Arabic حلاوة (=halawa) and حليب(=haleeb) don't have same root grammatically. However in deep historic arabic grammars maybe there is 'B to V' changes there too. (there is simillar concept in this case in Persian language too, Sheer (شير) means milk and Sheereen (شيرين) means sweet. And ين suffix means 'similar'. So شيرين also means 'similar to milk in taste'.)
I hope this helps :-)
1st if you are talking about old arabic(arabic spoken by prophet ismail son of abraham peace be upon them) wich is the earliest form that is close grammatically phonologically and lexically to modern standard arabic has been since 1000 century BCE. Not mentionning the proto-arabic that is earlier of course.
2nd the old hebrew is since 1600 BCE. So not that much difference in time, plus both languages has developped independently.
3rd if you are talking about classical arabic is since 3th BE, and MSA reform is in 19th to add new scientifical terminoly and those terminology are tooken from english and french. So nothing has enterred arabic from hebrew.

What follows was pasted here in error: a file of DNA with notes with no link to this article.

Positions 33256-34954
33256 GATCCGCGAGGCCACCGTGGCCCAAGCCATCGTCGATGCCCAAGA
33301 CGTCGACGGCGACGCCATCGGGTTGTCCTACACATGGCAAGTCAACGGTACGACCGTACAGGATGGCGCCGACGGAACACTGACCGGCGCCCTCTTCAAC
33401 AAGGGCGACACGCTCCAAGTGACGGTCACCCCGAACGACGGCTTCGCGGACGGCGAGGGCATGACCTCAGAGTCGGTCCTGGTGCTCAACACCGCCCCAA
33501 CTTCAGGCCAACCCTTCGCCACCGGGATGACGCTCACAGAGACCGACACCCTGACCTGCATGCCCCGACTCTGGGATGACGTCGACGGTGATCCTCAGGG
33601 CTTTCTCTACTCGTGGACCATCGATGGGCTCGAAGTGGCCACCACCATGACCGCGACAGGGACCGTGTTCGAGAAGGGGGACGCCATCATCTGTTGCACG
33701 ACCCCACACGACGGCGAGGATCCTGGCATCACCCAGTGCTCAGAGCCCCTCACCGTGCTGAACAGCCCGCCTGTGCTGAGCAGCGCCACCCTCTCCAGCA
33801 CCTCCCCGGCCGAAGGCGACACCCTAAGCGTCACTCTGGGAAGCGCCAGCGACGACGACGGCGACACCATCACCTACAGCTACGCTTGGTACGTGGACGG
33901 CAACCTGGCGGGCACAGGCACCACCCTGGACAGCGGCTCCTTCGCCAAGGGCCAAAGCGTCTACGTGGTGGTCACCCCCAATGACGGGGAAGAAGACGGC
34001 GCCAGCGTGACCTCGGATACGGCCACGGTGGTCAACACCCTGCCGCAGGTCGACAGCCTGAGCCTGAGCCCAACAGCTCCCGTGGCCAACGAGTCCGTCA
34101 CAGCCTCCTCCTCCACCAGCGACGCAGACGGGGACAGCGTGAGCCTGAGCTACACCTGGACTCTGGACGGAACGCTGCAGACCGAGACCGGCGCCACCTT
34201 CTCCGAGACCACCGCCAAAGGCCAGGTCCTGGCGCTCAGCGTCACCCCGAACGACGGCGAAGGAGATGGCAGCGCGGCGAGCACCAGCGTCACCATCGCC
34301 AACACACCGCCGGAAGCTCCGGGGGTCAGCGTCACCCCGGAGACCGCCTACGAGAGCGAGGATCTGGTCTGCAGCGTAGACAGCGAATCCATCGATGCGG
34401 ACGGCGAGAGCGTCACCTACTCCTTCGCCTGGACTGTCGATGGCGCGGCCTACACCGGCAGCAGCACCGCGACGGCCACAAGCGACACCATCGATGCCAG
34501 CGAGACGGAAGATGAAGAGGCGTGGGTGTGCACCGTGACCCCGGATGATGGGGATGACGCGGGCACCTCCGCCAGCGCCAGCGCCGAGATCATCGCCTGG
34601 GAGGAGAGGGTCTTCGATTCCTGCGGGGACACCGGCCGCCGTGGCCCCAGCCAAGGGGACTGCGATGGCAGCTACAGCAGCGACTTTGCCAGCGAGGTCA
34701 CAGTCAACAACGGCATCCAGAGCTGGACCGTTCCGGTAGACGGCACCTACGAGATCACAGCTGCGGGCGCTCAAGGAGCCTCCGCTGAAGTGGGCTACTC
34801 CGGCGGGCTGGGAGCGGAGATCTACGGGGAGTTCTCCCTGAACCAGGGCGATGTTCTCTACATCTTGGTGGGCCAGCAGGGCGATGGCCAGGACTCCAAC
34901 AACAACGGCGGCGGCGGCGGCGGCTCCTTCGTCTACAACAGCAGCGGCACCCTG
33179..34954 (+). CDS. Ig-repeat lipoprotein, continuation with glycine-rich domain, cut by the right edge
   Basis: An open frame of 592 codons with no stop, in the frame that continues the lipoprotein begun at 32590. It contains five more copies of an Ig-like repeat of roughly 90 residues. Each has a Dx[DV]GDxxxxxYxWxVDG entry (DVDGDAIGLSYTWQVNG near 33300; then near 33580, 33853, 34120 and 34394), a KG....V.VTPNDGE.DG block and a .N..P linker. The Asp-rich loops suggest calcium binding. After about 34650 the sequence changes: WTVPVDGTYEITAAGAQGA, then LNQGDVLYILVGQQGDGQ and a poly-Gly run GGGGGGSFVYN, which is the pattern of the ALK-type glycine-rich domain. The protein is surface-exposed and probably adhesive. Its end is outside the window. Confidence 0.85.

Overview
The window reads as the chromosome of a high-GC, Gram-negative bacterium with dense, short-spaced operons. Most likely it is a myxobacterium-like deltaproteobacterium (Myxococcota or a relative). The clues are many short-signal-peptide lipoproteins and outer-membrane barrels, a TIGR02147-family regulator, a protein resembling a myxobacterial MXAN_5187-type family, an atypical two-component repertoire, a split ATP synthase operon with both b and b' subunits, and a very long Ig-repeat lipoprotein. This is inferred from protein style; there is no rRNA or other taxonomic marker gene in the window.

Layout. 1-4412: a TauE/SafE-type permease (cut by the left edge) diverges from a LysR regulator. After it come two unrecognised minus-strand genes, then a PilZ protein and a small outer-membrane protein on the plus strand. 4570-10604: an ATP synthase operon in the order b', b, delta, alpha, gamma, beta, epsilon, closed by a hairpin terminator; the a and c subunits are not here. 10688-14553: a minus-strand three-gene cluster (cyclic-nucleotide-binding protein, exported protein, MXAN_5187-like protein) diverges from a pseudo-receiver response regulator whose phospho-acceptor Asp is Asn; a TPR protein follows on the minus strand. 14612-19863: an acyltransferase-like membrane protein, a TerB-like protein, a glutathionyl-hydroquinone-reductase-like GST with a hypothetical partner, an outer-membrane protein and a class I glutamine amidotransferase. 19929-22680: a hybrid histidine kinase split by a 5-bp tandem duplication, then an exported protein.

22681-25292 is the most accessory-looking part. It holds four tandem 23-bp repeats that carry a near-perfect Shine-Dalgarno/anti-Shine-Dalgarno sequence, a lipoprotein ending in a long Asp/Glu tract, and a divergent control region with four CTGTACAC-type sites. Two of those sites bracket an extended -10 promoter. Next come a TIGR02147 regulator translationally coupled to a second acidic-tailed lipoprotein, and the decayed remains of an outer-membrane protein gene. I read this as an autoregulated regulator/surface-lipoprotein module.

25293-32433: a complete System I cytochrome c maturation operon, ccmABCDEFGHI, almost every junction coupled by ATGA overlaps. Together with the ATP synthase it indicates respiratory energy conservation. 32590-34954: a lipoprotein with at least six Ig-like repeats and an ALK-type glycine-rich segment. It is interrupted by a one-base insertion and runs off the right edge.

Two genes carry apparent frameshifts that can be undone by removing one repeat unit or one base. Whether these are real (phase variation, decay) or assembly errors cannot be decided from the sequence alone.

4rth modern herbrew have been reformed by eleizer ben yahuda in 19th that took too many arabic based words, so indeed herbrew has lot of arabic in it.
That without mentionning the golden arabic age that affected asian african and europian languages that the last, then, affected hebrew, exp: sofa(صفة) , camera قمرة، alcohol, الكحول, alogarithm الخوارزمي, algebra الجبر, magazin(french) مخازن, food like sugar(سكر)/artichoke(ارضي شوكة) , barut/gunpowder (in turkic/iranian/solvic languages) بارود, sunduk/chest (russian/turkish) صندوق. And a much more from the 1st pharmacy in the world in iraq to the first accurate way in doing surgeries to the 1st appearance of the physics of light, the arabic numbers ( 1,2,3....).
Of course there are lots of commun grammar features commun words between the 2 languanges including sugar(sukkar سكر) (that as i mentionned, it is through arabs that this word was spread), soap(tooken from greek (σαβον savon) that itself tooken from semetics (saboon صابون), and much much more that arabic learners would notice.